Monitoring and Documentation Program

Hurras Network regards all information collected by the Monitoring and Documentation program relating to children and their families as strictly confidential and does not share such information with any party. Hurras may share statistics about the numbers of children at risk, but only in a manner that ensures confidentiality with regard to the identities of these children and their families.

The Monitoring program documents the six grave violations of child rights as identified by the UN (Killing and maiming of children; recruitment or use of children as soldiers; sexual violence against children; abduction of children; attacks against schools or hospitals; and denial of humanitarian access for children), in addition to other violations such as media violations and violations committed by the community, including child labour, early marriage, physical and emotional abuse, deprivation of education, and other direct or indirect violations against the children.

No. The child, his or her parents and/or the violation witness will not receive any compensation or fees in exchange for filing the violation. No such pledge will be made to them in order to maintain the credibility of the submitted reports.

Hurras is committed to conducting impartial monitoring and documents all violations committed by any party regardless of their political orientation or affiliation.

The monitoring of violations represents the first line of defense for children in their communities. It provides an indirect deterrent to perpetrators, as they realize that their violations are under scrutiny. Monitoring also guides awareness programs by highlighting the different patterns of violations against children.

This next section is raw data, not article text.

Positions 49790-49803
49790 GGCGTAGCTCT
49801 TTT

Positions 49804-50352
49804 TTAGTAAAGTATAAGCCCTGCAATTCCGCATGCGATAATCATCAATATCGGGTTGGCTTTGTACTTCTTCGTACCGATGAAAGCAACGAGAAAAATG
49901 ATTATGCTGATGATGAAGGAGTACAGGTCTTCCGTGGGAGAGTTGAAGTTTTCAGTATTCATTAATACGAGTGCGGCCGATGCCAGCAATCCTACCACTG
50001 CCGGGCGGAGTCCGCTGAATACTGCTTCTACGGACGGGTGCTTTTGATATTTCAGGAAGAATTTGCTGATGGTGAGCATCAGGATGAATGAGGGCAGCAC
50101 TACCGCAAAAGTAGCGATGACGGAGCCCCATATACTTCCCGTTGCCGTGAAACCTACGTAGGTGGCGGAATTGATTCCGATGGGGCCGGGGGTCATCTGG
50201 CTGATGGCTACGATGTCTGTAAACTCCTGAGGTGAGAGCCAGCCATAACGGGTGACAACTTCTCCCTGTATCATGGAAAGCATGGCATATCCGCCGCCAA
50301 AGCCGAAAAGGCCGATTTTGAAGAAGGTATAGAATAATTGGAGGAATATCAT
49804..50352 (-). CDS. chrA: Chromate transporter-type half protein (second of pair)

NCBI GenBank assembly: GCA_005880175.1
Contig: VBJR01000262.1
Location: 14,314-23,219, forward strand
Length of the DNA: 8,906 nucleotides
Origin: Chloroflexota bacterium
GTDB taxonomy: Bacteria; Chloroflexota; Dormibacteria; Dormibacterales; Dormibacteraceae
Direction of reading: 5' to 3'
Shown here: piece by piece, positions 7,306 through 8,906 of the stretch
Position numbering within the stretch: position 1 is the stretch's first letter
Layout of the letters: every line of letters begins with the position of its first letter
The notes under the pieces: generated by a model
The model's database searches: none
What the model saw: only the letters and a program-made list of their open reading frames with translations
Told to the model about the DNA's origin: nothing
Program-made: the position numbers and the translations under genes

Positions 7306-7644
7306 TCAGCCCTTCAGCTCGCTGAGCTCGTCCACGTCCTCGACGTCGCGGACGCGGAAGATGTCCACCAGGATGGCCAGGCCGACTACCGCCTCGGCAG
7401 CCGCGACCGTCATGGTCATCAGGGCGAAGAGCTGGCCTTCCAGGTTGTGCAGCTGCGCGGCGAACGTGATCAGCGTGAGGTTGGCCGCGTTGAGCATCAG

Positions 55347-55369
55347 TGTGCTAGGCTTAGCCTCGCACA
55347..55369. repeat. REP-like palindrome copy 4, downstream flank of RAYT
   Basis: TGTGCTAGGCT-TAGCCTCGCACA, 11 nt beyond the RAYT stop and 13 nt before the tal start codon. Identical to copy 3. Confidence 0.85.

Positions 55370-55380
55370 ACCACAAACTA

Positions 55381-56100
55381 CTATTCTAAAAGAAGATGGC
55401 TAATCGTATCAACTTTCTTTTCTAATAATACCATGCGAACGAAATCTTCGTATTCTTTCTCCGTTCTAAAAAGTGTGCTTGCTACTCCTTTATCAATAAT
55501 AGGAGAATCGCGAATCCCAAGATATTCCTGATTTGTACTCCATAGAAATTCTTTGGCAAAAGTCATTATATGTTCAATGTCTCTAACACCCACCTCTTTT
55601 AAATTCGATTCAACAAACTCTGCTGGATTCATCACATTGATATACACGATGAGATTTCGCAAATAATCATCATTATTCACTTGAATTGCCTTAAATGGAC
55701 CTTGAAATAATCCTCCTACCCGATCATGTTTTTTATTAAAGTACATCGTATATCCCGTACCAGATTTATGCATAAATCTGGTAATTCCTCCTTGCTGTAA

Monitoring programs also help document crimes committed by parties to the conflict, and reserves the evidence and testimonies to be used if the perpetrators are prosecuted in future.

Case Management Program

  • Our initial approach is to coordinate with medical relief organizations and other medical institutions, and refer the case(s) to them. Hurras also supports medical organizations that do not have the capacity to fully cover the treatment, by organizing fundraising and advocacy campaigns. In addition, Hurras may assist in organizing local fundraising campaigns to fund the treatment as part of its strategy to empower society to undertake future initiatives.
  • In the cases when the family or the caregiver can only cover part of the treatment cost, Hurras may assist in covering the remaining cost. In other cases, Hurras may cooperate with other medical organizations/institutions to cover the expenses.
  • The expenses will be covered in full (100%) in the event of high-risk and urgent medical cases, and when the caregiver cannot cover the expenses on his or her own.

We consider child labour to be exploitative when:

  • The children are denied their right to learn and play.
  • The work causes physical harm, such as carrying heavy loads that are not commensurate with their age and may impede their physical growth.
  • The child receives lower wages compared to his adult co-workers for doing the same amount/load of work.
  • The child engages in grave forms of exploitative employment such as military recruitment or sex trafficking.

Considering the above, our case management teams will examine the best interest of the child to determine whether or not it is in his/her best interest to continue working. If it is clear that allowing the child to work is in his/her best interest, our teams will take steps to improving work conditions so that they allow the child to receive education and play, and in a way that does not impede their physical or mental development.
If training is required to improve the child’s chances of securing an appropriate job opportunity, Hurras will cover the cost of the training until the child completes it.

Poverty or material needs alone are not considered part of the vulnerability criteria that Hurras monitors (see our vulnerability criteria). This is why in such cases Hurras will only play a part in coordinating with relief organizations that provide such services/supplies.